So this isn’t normally the kind of thing I write about on here, mostly because it doesn’t involve comic books. But it involves women in geekdom which is pretty central to the blog and is basically the whole reason why I started it. So I’d say it’s relevant.
If you’re a gamer on the Internet, I probably don’t have to tell you about the backlash against culture critic Anita Sarkeesian for her planned web series “Tropes vs. Women in Video Games.” If you haven’t heard of it and you would like to lose a little faith in humanity, I’d encourage you to Google it. It’s gone way beyond differences of opinion and interpretation into the territory of rape and death threats, all because she’s making some videos about some things that we all know exist.
I don’t really have a lot to say about that. Ok, that’s not true. I do. But I don’t have anything to say that hasn’t already been said better. But there’s one thing about it that keeps grating at me, so I wanted to address it. There are a lot of “sensible” people who keep pointing out that while, yes, there are sexist stereotypes of women in video games, there also exist plenty of gendered stereotypes that hurt men as well. This apparently means that either a) if both genders are portrayed negatively, then the sexism isn’t that serious (because that makes sense) or b) Sarkeesian is a sexist for not making a video about those issues. So here’s my response to that statement.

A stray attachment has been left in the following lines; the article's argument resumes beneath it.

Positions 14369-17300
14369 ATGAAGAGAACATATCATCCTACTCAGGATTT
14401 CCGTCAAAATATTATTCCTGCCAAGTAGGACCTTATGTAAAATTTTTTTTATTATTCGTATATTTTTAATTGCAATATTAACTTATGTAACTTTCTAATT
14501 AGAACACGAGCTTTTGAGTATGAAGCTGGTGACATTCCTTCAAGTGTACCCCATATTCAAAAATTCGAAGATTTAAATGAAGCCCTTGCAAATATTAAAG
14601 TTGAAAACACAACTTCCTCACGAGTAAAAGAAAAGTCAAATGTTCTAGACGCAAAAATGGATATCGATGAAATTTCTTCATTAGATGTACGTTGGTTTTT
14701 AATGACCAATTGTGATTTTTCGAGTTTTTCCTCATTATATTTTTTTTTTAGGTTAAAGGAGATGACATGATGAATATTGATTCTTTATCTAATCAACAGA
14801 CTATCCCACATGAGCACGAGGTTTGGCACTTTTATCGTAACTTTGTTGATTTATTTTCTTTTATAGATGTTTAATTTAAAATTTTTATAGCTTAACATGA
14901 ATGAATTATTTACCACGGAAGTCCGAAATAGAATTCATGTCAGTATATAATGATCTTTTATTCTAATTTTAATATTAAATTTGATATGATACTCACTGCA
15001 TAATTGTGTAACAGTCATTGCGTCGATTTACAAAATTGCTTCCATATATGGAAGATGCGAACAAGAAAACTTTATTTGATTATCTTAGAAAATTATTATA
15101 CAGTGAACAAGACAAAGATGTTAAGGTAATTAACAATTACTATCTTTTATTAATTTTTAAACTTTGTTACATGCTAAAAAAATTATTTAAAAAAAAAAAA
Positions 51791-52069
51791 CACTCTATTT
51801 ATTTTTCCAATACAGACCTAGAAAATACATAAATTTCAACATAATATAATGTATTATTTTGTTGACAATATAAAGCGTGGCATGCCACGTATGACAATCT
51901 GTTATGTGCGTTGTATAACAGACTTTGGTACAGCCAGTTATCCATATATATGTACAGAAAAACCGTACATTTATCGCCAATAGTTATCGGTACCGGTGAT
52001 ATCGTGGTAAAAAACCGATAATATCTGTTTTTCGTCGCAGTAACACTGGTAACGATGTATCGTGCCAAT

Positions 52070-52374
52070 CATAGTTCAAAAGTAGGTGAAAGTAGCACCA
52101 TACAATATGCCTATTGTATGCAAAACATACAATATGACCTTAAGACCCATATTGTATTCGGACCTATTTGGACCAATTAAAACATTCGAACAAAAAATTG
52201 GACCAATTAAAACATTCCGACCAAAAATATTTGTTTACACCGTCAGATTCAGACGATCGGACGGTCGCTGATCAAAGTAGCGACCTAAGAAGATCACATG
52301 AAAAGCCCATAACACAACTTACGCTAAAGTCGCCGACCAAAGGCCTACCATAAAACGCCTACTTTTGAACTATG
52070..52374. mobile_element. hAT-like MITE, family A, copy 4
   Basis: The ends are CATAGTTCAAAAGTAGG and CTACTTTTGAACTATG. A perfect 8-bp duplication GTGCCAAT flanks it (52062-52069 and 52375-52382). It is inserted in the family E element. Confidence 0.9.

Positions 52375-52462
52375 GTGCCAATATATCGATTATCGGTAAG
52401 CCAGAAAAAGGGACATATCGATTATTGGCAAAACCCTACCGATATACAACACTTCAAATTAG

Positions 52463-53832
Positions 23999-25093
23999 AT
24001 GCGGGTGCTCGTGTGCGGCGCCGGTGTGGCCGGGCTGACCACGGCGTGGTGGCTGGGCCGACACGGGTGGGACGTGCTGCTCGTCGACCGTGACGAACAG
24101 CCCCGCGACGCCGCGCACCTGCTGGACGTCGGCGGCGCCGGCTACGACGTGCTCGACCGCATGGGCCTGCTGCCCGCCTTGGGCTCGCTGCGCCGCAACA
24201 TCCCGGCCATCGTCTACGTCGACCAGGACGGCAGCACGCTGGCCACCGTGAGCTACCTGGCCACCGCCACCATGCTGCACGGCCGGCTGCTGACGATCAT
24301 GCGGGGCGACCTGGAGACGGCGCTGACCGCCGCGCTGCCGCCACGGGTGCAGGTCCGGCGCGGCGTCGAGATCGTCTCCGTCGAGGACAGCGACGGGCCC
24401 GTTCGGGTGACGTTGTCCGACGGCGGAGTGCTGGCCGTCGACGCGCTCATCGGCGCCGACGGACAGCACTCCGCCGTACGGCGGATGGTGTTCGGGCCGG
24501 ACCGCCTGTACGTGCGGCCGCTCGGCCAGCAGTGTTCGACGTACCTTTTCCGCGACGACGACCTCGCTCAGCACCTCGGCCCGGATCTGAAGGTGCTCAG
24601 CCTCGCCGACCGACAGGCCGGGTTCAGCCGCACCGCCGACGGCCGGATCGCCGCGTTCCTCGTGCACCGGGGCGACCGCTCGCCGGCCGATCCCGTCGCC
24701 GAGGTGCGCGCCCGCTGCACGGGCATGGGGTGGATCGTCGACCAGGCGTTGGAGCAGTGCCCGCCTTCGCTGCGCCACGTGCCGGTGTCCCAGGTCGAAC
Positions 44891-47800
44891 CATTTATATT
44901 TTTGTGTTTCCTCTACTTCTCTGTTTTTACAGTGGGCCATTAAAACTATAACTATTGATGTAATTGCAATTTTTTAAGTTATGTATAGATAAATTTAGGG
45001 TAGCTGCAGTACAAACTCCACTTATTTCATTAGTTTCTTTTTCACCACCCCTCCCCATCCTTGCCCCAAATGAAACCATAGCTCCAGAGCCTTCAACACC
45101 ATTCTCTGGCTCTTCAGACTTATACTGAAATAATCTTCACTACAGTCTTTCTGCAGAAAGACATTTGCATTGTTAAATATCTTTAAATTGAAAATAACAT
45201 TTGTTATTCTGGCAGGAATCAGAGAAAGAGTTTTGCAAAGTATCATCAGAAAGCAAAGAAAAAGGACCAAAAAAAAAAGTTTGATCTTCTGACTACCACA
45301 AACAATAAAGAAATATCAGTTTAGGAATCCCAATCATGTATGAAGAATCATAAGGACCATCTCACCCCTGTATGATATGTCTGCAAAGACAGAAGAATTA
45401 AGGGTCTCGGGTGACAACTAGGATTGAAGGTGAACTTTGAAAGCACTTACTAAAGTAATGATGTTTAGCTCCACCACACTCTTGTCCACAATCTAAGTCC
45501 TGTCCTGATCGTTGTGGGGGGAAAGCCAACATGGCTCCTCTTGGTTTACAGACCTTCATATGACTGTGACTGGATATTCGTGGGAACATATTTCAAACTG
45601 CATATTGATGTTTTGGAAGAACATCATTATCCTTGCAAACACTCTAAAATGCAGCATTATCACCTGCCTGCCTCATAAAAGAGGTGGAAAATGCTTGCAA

The video series is called Tropes vs. Women. This might seem a little petty, but there it is. It’s not “Tropes vs. People” or “Tropes in Video Games.” She decided to make a series dealing with a topic aimed at a very specific portion of the population. It doesn’t mean that harmful tropes against women are the only ones present in video games. She also isn’t making a series called “Tropes against Racial Minorities,” but there is certainly a lot of material to create one. That doesn’t mean these other topics are unimportant. They’re very important, really. They’re just not the topics being discussed.
All discrimination is not created equal. That’s something that a lot of feminists have tried to drill into people’s skulls, usually to no avail. It is true that men face gendered discrimination, but their experiences are vastly different from those of women. That’s because discrimination against women is something that is ingrained into our culture. It’s kind of like the age old argument that racism against African-Americans “isn’t that bad” because some black people don’t like white people all that much. Neither one of those things is particularly good, but we white folks just don’t face prejudice on a mass cultural level, so we really don’t need to compare the two. It’s just not the same. You could make a fair argument that these tropes against men are indeed enforced by the culture as a necessity of gender roles, but that would just bring me to my last point.
Discrimination against men based on gender roles is rooted in misogyny. Many of the male-centric tropes in gaming are based on our culture’s obsession with hyper-masculinity. Men who don’t measure up to this macho standard are seen as feminine and are often ridiculed. They’re called “girls” or “pussies” or “bitches.” They’re called gay because our society equates “gay man” with “woman,” and both of those things are supposed to be terrible. It’s the way our culture keeps men and women in line. Act this way or you’re a girl. And girl, of course, is always an insult. So if the problem facing both genders in gaming is misogyny, why not talk about misogyny in video games? What’s so scary about that? If you’re really concerned about the way men are portrayed in games (and you should be), then you should be invested in understanding why those portrayals exist.